Last update: 21:47 | 17/07/2017
VietNamNet Bridge – Many households in Hoa Binh Province have destroyed their farms to mine gold illegally, falsely informing local authorities that they are digging shrimp ponds.
Farm land in Dong Hoa 2 Hamlet, My Hoa Commune in northern Hoa Binh Province is used for gold mining. Many households in Hoa Binh Province have destroyed their farms to mine gold illegally. — Photo hoinhabaovietnam.vn
Some have even sold their own land to illegal gold miners.
Local authorities have admitted their impotence, saying that they need more higher-level support to deal with the problem.
In Kim Boi District’s Mi Hoa Commune, the illegal gold mining has been blatant. With many machines like excavators, bulldozers, drilling and pumping machines operating in each plot of land, the din is deafening.
The damage to the top soil has been severe, with the digging going down to four or five metres.
A plot of land belonging to commune resident Dinh Cong Diep, located on the main road in Dong Hoa 2 Village, is a deep hole. Miners can be seen panning for gold just a few steps away.
Diep told online newspaper danviet.vn that he was digging a fish pond because growing rice on the land was not bringing much profit.
To avoid the attention from local authorities, Diep has covered his “pond” with a black net and planted some banana trees outside.
Many other residents are doing the same.
Quach Cong Trình, head of Dong Hoa 2 Village, claimed there were no gold mining activities, adding that the residents were switching from rice cultivation to fish farming.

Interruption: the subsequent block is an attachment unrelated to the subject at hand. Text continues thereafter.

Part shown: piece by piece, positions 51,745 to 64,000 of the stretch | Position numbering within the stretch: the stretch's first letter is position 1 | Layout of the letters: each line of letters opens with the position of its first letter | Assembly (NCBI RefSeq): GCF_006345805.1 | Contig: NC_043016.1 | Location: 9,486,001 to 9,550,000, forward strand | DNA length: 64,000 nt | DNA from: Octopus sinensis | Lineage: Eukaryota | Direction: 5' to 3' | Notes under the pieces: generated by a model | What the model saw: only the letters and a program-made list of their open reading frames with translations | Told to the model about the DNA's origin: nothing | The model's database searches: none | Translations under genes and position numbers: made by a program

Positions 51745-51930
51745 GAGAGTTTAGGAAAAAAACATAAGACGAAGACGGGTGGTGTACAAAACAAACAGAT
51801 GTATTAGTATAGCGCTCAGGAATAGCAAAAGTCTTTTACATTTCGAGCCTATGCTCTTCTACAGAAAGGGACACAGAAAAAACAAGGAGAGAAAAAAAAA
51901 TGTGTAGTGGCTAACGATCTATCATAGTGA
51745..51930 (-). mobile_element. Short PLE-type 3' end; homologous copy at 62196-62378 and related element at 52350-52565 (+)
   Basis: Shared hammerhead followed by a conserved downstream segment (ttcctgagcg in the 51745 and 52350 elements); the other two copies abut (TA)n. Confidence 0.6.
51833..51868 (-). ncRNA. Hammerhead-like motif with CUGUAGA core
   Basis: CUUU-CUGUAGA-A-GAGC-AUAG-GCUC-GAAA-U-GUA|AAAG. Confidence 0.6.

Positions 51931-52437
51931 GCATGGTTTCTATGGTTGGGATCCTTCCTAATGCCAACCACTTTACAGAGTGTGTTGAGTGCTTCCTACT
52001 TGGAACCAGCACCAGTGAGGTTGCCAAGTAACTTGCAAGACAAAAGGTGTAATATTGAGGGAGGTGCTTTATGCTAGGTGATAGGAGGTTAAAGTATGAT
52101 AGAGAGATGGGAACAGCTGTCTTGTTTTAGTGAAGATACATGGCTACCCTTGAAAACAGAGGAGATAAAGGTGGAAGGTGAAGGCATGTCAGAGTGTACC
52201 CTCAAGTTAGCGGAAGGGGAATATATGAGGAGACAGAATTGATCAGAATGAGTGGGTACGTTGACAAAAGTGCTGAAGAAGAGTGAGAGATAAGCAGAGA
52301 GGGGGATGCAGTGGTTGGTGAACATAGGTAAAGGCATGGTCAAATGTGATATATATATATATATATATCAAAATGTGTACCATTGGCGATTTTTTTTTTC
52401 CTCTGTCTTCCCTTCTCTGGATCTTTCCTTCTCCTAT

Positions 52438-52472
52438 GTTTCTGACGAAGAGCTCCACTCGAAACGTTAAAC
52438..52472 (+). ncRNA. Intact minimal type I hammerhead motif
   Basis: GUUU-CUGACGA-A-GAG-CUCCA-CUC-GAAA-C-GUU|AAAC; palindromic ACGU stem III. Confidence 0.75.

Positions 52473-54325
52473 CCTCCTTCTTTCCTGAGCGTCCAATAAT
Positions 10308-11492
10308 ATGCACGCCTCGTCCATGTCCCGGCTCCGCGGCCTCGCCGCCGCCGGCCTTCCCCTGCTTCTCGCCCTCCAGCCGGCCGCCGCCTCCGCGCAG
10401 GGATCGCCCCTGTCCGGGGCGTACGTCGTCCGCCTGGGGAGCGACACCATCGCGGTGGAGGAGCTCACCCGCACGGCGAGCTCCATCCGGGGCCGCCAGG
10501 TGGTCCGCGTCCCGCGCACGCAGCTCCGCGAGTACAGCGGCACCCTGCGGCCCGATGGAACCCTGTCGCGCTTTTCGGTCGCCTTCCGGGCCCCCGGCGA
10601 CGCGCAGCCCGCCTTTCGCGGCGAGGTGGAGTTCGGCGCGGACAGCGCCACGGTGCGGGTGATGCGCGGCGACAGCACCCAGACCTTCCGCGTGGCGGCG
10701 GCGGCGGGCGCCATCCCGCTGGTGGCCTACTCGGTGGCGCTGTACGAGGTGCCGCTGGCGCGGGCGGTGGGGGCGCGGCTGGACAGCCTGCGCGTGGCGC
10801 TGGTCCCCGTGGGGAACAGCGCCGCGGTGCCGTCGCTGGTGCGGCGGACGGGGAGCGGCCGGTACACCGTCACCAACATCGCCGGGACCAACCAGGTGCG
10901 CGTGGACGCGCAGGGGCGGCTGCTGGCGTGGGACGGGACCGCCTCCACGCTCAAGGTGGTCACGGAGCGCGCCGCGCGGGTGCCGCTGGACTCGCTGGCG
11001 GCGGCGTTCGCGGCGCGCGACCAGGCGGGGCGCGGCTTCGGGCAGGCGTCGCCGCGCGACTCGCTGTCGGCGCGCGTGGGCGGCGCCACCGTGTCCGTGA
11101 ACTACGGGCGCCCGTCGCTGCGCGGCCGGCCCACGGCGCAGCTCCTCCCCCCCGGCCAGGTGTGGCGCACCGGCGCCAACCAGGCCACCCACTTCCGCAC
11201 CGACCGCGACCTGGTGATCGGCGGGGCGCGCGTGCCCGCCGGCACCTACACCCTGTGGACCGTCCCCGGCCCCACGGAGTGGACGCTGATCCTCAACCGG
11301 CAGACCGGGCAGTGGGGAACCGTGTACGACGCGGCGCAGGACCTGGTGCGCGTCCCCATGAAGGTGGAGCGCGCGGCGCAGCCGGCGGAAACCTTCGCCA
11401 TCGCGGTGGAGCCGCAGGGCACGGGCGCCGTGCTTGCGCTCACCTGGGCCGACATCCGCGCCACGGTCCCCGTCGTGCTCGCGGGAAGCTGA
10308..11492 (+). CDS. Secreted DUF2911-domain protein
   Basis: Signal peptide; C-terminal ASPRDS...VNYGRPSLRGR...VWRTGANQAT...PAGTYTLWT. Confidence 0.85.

However, the switching process has being going on for three years.
Particularly noteworthy is that the illegal gold mining area is located right in front of the Mi Hoa Commune’s People’s Committee.
Chairman of the committee, Bui Xuan Hoan, said his office has tried its best to protect local agricultural land from being destroyed by illegal gold mining.
He said that 20 years ago, part of the Boi River passing the commune had been seriously destroyed by a rumor saying that there was gold under the riverbed. After searching in vain for a short time, the miners, mostly from outside, left the area.
However, four years ago, some residents in the commune surprisingly discovered pieces of gold when digging wells. The story spread quickly, and all residents began digging up their land in the hope of striking it rich.
So far, no gold has been found, but agricultural land had been seriously destroyed.
Hoan also said that since 2013, the committee has conducted many inspections, suspending illegal gold mining by five households and seizing 30 machines. In three cases, fines of VND2 million (US$88) each have been levied.
However, these measures have failed to top households from continuing their exploitation.
Hoan said the People’s Committee has recorded 20 households selling their arable land to gold miners.
It has held meetings between local residents and police, and encouraged miners to stop their behavior. It has also reported the situation to authorities in Kim Boi District as well as the provincial administration. Provincial police have inspected the area, but the situation has not improved.
The committee has currently asked the local electricity company to stop power supply to households violating the law, and continued reporting on the situation to district, he said.